I don’t just want to buy something that’s not going anywhere for a very good price, I want to buy something that grows at a good price.
WARREN THOMPSON: If I remember correctly, Peter Lynch uses something called the PEG ratio, perhaps you can explain that for investors, for the uninitiated, what the PEG ratio is because it’s quite a nice way and quite a quick rule of thumb to see whether it would fit what you’re talking about with companies that are growing faster than what their price indicates.
CHARL BOTHA: The PEG ratio is quite simple, so you take the PE, the price-earnings ratio, so let’s say the PE of a business is ten and you’ll see that in the newspaper or on Moneyweb and so on, and then you take the growth rate in earnings, the bottom line earnings, so profit after tax, and that will be a certain growth rate. So I like taking it over a five-year period so that evens out the cycles of the business and then if you take the PE on top, the numerator, and you divide the growth rate, the denominator, so let’s say it grows at 10%, the PE is at 10%, so that will give you a PEG of 1%. So if you find a business at less than 1% that’s a good thing.
WARREN THOMPSON: So let’s just do this as a very simple calculation, there’s a share price, a company earned earnings/share of R1 in the last financial year, the share price is at R10, so the PE ratio is R10, so we put that ten divided by what you think will be the…do you look back at what the historical…
CHARL BOTHA: So I look back first of all because that will give you a baseline, otherwise you are just plucking numbers from the air. So then I would say this business has managed over the past five years to grow at an average of, let’s say, 10% and then this year maybe I’ve spoken to management or I’ve read somewhere and I see it’s looking very good for this year, maybe they’re going to grow by 20%. So then you’ve got the 10% divided by the 20%, which is 0.5%, which is excellent. So anything under 1% is excellent.
I just want to mention one caveat with the PEG ratio and this is more technical but I think it’s very important, the PEG ratio is very good for this type of low price paid and good growth to find these companies but you must just check one other thing, you must check the level of return on capital. So the PEG ratio doesn’t take that into account. So the rule of thumb is ROEs above 15%, return on capital employed above 10%, rule of thumb that should be great, just check that.
WARREN THOMPSON: So you use that return on capital because obviously a business that injects more debt into its capital structure could grow faster but its returns on its capital might be lower because a return on capital assumes that you’re looking at something like a profit divided by the total capital employed in the business, which would include the equity and the debt.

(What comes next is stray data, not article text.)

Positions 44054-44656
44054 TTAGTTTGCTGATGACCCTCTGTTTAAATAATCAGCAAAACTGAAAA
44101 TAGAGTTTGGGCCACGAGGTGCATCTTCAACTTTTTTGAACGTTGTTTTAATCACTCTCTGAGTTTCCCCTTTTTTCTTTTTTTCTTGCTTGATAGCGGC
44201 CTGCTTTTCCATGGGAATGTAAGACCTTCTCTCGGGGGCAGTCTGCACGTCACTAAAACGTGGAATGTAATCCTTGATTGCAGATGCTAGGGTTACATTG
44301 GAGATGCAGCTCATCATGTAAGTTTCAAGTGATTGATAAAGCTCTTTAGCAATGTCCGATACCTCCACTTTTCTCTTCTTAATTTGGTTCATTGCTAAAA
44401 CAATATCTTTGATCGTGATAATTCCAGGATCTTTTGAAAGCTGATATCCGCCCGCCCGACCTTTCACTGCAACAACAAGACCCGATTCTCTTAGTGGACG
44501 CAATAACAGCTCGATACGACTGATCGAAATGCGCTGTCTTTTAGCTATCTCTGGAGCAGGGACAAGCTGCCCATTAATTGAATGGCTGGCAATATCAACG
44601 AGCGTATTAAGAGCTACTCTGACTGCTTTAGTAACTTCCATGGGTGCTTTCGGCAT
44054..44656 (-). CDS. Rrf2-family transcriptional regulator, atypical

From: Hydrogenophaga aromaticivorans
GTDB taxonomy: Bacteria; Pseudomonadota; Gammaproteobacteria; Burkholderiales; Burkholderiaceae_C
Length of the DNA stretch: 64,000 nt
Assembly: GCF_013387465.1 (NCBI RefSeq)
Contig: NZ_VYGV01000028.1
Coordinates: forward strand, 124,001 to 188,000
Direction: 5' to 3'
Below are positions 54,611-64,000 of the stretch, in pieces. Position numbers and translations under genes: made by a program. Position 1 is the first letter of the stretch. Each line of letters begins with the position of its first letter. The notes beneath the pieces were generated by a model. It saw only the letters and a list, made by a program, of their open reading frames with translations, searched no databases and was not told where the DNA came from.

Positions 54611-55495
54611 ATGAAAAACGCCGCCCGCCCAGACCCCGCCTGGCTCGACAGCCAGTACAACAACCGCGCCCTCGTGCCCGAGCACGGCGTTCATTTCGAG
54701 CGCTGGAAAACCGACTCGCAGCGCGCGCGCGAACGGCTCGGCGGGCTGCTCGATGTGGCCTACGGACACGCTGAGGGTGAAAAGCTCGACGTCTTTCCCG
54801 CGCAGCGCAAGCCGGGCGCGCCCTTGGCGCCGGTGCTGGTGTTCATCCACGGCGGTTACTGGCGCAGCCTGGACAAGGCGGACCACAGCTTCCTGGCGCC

CHARL BOTHA: Yes, you are right. So return on equity only includes the equity part, our part as shareholders and return on capital employed or return on invested capital is more what you’d call the weighted capital. So you’ll see if you read a technical article and in some of my articles I use something called the WAC, which is the weighted average cost of capital, so it very simply is just a mixture of the capital you use, the cost of that.
Investing in small caps: Challenges
WARREN THOMPSON: Just coming back, let’s just talk about the challenges of investing in small caps, there are a couple that are very obvious, like liquidity, being able to buy and sell the shares in the volume that you need them. Just take us through a couple of the challenges that you’ve identified when you invest in small caps in particular.
CHARL BOTHA: I’m fortunate or unfortunate; I know my fund is not that big, so I can move in and out of the shares I’m looking at quite comfortably. I think someone like Keith McLachlan would have a bit more of a problem with that because his fund is bigger. So that’s definitely a problem because if you wanted to buy a significant stake in one of these companies you can drive up the price if you are impatient.
What I’ve found with small caps, and this is just anecdotal, small caps tend to move around news flow events, so there might be many months where nothing happens to the share price and retail investors can maybe get a little bit impatient and sell out because it’s not exciting enough. So small caps move around news flow events, one must be patient… you need patience in shares but you need even more patience in small caps.
WARREN THOMPSON: When you say news flow what exactly are you referring to there?
CHARL BOTHA: That will be interim results, six-monthly results or 12-monthly results, trading statements. Also, let’s say, new technology that the business has developed, for instance like Master Drilling recently unveiling horizontal boring technology at the Mining Indaba, which is a big deal since they have only been able to drill vertically for clients up to this stage, so horizontal technology is a big deal for them.
WARREN THOMPSON: That’s a very interesting company as well because another thing and it’s becoming more and more of a legacy idea around small caps is that they are usually very domestically focused, in other words they have a big exposure to the South African economy and very little revenue and profits coming from offshore, how do you see that at the moment?
CHARL BOTHA: Yes that’s a good point you raise and you’ll be surprised how much money these smaller companies make overseas. For instance, Master Drilling’s financial reporting is actually done in dollars because most of their money is made in dollars, their contracts are in dollars. So they are very big in South America, they’re very big in the rest of Africa, they’re also moving into the United States and Mexico. They’ve got a presence in South Africa, it’s not insignificant but it’s smaller than their foreign exposure. The same with another company I like, Santova, Consolidated Infrastructure Group, recently I think it’s 60% revenue outside South Africa.
WARREN THOMPSON: That much?